Plzeňský Prazdroj – Pilsner Urquell

Pilsner Urquell bottle

A short history lesson is in order. Pilsner Urquell is the famous original pale lager. A “Czech Pilsner” is not actually a beer style given that the word pilsner itself is a demonym indicating the beer’s origin in Plzeň. The Czechs do not define their native brews by styles such as lager, India Pale Ale, porter/stout1, and so on but by color and degrees Plato with stronger beers of the same color not simply being the weaker beer “scaled up” but separate styles2. The Plzeňský Prazdroj brewery was founded in the 19th century to brew Bavarian-style lagers  – then mostly dark at the time – but with pale malts pioneered in England and relatively highly-hopped compared to the common Dunkel. Pale lager became the type of beer that was copied around the world, was cost-reduced with adjuncts, and eventually made into the mixed beer and carbonated water soft drink that is Miller Lite with its “Great Pilsner Taste”. Unlike most beers, Pilsner Urquell continued being fermented and lagered in giant wooden vats and barrels into the 1990s when it was privatized and sold to conglamerate SABMiller. The international piss brewers “modernized” the brewery, replaced the wooden vessels with stainless steel tanks, slashed the lagering time to a third, and replaced most of the whole cone hops with hop oils. This review is of the filtered and pasteurized export variety which is a pale imitation of the rare unfiltered and cask versions usually unavailable in the US.

Pilsner Urquell pours a dark shade of gold with a frothy head. Not uric gold but a rich, vaguely ambery shade of gold. The beer smells vaguely of fresh bread and slightly floral, grassy hops. The taste is biscuits and bread interspersed with hints of butterscotch, caramel, and a mildly spicy hop bitterness. Pilsner Urquell is balanced, unlike many of the hop bomb, onions and cat piss craft IPAs best suited to keep teenagers away from drinking in the same way that putting hot sauce on your food will keep the dog from trying to steal it. The beer may be dumbed down by accountants and many of the flavors typical but it’s well made, tastes great, isn’t sour, doesn’t resemble animal piss, and you can easily down a six pack in a couple hours like I did.

Quality: ****/*****
Purchase: ****/*****

1Porter and stout are interchangeable. Despite stout formerly indicating a stronger porter – a “stout porter” -, many breweries that brew beers called by both terms make a porter stronger than their stout.
2Read Ronald Pattinson’s excellent rundown of Czech beer styles on his Shut Up About Barclay Perkins blog. A more comprehensive detailing may be found on his European Beer Guide website.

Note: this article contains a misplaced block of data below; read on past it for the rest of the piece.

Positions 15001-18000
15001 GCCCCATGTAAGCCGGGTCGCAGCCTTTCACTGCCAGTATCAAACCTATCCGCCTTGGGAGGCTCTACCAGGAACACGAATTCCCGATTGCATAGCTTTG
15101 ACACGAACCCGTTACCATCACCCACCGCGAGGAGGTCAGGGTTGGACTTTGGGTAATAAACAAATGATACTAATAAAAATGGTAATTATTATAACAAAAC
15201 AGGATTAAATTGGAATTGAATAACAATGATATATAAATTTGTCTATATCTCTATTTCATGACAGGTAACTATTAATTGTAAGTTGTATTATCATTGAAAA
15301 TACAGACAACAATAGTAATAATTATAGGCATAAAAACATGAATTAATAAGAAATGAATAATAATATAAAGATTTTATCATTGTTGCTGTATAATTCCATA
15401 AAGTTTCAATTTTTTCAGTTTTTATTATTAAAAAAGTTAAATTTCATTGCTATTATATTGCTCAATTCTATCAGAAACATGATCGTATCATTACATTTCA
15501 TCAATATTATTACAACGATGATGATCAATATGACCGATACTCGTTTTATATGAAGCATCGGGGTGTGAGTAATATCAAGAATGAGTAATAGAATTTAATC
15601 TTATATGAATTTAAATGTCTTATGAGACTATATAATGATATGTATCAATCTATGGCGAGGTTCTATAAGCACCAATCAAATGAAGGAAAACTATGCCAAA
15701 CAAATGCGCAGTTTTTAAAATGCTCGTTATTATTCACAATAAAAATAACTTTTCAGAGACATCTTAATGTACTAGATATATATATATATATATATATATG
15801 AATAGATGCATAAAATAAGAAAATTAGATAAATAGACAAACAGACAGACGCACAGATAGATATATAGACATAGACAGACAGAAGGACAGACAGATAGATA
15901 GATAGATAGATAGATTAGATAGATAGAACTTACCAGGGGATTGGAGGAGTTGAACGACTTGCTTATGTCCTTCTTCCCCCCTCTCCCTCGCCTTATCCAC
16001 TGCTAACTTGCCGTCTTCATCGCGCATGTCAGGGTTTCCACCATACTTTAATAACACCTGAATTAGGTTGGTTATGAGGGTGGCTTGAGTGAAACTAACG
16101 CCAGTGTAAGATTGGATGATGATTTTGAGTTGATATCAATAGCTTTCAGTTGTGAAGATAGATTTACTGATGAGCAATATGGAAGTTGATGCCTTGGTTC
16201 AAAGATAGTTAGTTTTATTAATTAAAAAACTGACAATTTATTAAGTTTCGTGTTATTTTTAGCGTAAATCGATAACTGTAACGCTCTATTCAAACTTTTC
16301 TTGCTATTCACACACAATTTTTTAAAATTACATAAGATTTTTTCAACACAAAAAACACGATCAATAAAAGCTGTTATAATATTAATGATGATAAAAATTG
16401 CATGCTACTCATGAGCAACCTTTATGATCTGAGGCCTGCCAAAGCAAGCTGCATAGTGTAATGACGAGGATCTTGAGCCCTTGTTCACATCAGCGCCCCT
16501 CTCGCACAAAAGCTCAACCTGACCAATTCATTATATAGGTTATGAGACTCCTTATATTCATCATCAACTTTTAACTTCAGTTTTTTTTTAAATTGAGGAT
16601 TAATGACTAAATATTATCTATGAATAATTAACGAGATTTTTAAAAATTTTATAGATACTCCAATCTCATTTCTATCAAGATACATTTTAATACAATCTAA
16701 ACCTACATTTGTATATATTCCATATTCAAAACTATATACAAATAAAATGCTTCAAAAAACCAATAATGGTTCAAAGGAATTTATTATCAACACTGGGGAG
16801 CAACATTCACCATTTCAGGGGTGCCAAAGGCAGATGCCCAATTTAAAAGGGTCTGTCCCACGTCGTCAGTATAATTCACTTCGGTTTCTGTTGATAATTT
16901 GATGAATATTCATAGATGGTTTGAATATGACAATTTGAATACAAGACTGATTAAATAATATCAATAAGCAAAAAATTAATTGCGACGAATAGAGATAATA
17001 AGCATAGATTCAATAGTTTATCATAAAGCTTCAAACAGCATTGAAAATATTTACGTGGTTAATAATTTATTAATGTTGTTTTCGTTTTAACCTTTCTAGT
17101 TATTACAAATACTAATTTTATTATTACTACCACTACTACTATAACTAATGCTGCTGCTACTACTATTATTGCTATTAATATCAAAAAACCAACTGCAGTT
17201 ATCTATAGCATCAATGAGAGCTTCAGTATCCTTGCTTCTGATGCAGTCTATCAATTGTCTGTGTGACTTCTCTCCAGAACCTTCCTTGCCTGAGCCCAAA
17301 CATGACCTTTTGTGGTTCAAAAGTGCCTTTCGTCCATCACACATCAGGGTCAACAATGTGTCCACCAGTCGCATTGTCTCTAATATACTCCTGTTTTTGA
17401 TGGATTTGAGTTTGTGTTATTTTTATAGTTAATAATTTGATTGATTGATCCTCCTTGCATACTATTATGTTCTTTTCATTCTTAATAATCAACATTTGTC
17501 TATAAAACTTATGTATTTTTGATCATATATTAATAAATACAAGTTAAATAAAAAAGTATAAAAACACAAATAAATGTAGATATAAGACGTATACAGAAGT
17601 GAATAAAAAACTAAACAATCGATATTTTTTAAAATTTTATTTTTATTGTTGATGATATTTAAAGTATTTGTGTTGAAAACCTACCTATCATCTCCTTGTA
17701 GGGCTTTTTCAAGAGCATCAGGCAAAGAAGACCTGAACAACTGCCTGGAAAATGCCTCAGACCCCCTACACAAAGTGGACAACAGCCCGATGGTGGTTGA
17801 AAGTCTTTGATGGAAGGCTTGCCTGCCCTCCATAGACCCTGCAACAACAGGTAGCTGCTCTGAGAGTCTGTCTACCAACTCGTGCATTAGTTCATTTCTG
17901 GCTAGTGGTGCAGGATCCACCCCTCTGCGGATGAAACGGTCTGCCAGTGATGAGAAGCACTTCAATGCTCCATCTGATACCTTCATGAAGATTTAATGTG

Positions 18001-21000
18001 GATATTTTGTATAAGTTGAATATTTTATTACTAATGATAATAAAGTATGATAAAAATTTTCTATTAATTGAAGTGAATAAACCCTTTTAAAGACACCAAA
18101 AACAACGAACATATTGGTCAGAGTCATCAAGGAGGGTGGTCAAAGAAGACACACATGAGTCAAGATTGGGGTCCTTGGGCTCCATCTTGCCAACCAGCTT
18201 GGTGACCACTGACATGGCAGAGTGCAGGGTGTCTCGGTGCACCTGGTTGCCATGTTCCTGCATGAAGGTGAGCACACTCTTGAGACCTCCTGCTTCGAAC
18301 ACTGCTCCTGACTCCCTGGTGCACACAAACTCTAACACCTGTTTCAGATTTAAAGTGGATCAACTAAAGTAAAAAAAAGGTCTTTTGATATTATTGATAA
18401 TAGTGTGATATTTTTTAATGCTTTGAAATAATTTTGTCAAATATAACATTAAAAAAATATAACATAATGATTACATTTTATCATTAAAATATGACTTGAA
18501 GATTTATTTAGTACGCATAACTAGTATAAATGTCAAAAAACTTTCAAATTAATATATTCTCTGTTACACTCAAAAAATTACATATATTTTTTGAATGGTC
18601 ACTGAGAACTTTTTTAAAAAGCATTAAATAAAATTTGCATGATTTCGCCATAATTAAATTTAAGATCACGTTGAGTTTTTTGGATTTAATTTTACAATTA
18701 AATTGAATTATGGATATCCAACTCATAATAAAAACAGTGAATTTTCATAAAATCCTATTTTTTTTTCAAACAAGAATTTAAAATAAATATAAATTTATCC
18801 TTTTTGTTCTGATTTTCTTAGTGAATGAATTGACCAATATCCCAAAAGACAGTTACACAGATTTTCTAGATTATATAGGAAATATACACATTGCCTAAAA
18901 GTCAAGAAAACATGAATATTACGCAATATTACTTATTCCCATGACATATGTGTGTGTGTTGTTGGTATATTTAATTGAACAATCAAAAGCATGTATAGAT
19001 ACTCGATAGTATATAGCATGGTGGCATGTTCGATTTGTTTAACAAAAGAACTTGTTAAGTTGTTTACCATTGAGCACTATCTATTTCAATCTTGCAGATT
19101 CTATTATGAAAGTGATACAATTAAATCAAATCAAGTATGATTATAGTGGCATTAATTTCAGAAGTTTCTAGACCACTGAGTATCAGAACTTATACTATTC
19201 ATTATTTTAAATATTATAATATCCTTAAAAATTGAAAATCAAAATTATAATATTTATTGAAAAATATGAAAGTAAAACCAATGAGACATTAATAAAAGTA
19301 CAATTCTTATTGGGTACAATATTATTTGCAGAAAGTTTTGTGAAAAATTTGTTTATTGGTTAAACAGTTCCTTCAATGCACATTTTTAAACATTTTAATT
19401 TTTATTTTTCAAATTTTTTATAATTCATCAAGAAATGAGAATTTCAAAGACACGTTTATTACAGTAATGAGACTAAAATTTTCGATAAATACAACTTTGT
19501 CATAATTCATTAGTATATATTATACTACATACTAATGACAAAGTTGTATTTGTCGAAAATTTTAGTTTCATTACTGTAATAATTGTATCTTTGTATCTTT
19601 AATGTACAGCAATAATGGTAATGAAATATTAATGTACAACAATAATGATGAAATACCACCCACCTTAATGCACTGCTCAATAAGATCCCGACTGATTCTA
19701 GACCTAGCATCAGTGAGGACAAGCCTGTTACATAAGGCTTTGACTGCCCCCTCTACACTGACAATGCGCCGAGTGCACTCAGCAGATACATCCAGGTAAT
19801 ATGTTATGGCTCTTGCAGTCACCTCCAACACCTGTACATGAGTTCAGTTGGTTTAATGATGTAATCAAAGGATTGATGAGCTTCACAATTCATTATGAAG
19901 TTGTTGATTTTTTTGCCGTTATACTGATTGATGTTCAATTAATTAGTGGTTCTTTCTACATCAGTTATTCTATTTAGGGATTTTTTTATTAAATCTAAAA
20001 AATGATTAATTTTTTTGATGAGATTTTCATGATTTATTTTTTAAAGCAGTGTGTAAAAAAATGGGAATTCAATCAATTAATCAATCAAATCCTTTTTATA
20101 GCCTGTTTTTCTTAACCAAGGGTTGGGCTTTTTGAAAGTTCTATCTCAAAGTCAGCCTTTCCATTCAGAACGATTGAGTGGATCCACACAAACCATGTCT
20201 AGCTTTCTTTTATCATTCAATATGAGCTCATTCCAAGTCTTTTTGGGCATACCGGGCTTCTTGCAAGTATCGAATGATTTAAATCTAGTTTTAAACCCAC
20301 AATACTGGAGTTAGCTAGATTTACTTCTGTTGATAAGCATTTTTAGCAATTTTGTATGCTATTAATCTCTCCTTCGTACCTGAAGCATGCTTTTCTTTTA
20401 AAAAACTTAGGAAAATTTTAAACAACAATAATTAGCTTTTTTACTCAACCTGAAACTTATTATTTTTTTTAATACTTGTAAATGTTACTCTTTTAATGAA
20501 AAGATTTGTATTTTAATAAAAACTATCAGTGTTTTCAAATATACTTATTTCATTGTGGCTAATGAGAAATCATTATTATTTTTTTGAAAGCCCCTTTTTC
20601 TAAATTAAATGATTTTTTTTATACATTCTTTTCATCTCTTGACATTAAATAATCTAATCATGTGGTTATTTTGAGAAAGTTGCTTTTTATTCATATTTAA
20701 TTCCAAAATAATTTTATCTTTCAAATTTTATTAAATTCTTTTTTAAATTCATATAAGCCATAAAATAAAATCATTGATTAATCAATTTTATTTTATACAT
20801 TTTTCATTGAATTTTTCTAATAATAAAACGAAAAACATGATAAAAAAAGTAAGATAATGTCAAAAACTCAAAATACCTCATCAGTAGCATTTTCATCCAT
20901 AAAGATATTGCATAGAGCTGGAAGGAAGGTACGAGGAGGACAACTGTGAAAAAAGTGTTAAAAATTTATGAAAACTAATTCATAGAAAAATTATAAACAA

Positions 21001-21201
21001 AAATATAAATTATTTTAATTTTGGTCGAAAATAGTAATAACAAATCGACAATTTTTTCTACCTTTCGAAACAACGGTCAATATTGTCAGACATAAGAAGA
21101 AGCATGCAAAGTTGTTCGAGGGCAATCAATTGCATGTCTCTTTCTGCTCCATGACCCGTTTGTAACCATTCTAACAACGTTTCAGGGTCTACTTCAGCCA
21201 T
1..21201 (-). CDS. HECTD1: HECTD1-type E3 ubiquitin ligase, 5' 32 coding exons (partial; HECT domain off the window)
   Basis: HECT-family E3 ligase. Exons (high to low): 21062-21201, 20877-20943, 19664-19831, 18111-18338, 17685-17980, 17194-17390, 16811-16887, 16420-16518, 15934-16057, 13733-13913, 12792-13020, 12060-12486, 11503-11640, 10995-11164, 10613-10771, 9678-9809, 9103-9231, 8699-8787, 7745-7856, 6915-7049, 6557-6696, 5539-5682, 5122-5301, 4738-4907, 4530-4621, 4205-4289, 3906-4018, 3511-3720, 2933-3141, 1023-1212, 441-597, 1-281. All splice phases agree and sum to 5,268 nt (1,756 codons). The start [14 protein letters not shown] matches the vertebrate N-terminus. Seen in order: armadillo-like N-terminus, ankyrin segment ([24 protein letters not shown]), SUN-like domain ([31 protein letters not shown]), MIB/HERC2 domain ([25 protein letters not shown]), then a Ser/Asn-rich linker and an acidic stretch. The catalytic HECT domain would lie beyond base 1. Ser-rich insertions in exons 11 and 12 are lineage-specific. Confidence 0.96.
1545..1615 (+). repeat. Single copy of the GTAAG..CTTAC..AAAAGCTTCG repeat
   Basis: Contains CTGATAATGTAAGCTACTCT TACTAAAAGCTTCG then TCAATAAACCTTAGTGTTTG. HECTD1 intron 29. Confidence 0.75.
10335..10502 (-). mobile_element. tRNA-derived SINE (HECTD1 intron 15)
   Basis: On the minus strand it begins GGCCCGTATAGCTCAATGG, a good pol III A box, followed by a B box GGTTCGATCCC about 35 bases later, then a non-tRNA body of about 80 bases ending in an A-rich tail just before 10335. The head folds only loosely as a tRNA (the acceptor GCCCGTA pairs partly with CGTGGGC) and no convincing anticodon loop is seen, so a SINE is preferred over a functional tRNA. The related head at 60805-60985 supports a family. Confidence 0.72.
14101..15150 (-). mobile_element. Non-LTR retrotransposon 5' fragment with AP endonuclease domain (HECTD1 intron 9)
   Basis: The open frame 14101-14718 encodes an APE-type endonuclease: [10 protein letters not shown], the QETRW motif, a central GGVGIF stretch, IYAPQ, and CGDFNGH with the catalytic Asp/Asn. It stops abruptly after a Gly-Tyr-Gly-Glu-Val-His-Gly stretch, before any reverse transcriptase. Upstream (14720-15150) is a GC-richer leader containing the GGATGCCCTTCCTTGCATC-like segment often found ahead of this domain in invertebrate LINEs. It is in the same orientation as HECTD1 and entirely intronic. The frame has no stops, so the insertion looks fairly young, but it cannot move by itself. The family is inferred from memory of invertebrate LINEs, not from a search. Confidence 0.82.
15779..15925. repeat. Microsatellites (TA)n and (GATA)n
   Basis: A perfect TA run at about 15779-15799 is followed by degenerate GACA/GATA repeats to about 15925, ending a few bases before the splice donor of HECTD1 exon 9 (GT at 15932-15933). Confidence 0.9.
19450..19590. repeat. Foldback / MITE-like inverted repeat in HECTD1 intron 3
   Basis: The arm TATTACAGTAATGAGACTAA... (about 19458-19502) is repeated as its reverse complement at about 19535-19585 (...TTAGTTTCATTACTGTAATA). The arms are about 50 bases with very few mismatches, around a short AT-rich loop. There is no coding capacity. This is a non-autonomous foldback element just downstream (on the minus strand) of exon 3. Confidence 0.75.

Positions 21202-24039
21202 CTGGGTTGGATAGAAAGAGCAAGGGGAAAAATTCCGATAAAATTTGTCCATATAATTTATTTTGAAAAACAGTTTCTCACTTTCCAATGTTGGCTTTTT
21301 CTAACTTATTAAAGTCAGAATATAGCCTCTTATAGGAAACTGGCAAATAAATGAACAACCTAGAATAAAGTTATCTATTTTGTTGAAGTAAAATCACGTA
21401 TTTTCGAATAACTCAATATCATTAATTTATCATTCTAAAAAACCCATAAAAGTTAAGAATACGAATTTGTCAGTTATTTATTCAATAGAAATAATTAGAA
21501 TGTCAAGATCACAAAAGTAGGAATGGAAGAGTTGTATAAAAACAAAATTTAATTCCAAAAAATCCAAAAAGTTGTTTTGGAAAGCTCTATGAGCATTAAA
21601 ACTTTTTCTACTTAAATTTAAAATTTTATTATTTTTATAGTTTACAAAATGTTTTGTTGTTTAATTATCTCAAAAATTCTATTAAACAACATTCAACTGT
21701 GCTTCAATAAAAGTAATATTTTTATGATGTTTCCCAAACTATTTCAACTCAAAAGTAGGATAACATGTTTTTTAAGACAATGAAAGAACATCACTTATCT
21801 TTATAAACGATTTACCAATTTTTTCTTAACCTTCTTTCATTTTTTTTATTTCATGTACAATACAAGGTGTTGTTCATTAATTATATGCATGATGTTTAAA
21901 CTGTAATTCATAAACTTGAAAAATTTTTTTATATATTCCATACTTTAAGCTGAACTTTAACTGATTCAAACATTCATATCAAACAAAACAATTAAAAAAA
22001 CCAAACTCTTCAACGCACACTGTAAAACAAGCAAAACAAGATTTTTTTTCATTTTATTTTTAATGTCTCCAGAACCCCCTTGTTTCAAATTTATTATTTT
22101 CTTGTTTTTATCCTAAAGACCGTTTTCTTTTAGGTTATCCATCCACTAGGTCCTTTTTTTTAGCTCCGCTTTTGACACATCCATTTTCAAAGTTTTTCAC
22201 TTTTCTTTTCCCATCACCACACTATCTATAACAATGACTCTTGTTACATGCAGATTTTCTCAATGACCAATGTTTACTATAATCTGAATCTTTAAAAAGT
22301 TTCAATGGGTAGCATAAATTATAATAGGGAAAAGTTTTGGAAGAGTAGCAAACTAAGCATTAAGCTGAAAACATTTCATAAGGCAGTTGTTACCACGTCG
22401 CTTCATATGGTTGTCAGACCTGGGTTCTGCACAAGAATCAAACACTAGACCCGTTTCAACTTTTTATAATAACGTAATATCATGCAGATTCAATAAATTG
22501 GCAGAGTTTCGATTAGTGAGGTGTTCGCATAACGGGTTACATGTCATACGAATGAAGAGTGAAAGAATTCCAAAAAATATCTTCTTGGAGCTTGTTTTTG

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Abigail – The Final Damnation (2016)

Abigail - The Final Damnation - cover

Article by Johan P.

The Final Damnation could be Abigail’s most worthwhile release since their sleazy blackened speed metal debut Intercourse and Lust twenty years ago. After tons of insipid punk/speed metal releases, more vicious black metal elements have once again made their way into Abigail’s repertoire.

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Sierra Nevada Brewing Co. / Mahrs Bräu – Oktoberfest (2016)

sierran nevada oktoberfest 2016

Oktoberfests seem to be brewed in July so they can be shipped to every liquor store and supermarket shelf in the western world by October. Most American Oktoberfest beers are simply caramel-flavored American lagers unpleasantly bumped up in flavor and alcohol. By making everything extremely loud, nothing truly stands out and what results is usually some tomato-tasting malt flavor with either too much or too little hops and and a warming alcohol finish rather than anything resembling the traditional märzen style. Sierra Nevada avoids this by partnering with a different traditional German brewery every year to brew what is annually one of the best American examples. For 2016’s version, Sierra Nevada teamed up with Mahrs Bräu to produce a simple, well-hopped pale lager. As the beer hits the tongue, the spiciness of the Germanic hops take hold and lead into a doughy, slightly chewy body of toasted white bread that finishes with a spicy hop finish and a slight note of warming alcohol. The warming finish and palette fatigue prevent the subsequent consumption of multiple bottles but Sierra Nevada’s 2016 brew thankfully avoids the grapefruit and mango IPAs for women trend to produce a decent, inoffensive drinking beer with well-developed simple flavors that can be savored while still letting you think about whatever else it is that you’re doing without having to pander to Panera Bread “crafted” bullshit such as pineapple phenol scented specialty Okinawan hops mixed with smoked habanero peppers in a stout that tastes like the fruity candy you leave for the annoying relatives you despise in a box of chocolates.

Quality: ***/*****
Purchase: ***/*****

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Morbid Angel Promise to “Ascend Once More”

Morbid Angel logo

Morbid Angel (Trey Azagthoth and Steve Tucker) released a crazy press release on their Facebook page yesterday claiming to be “working on some super Inspired Over The Top Shit” and stating that they have signed a contract with German label UDR Music. Despite needing a drummer, the band promises to strike “a consistent chord of dark, dissonant death-metal empathy with their loyal fanbase.” Hopefully Trey and Steve’s new collaboration will be more Formulas Fatal to the Flesh than Gateways to Annihilation.

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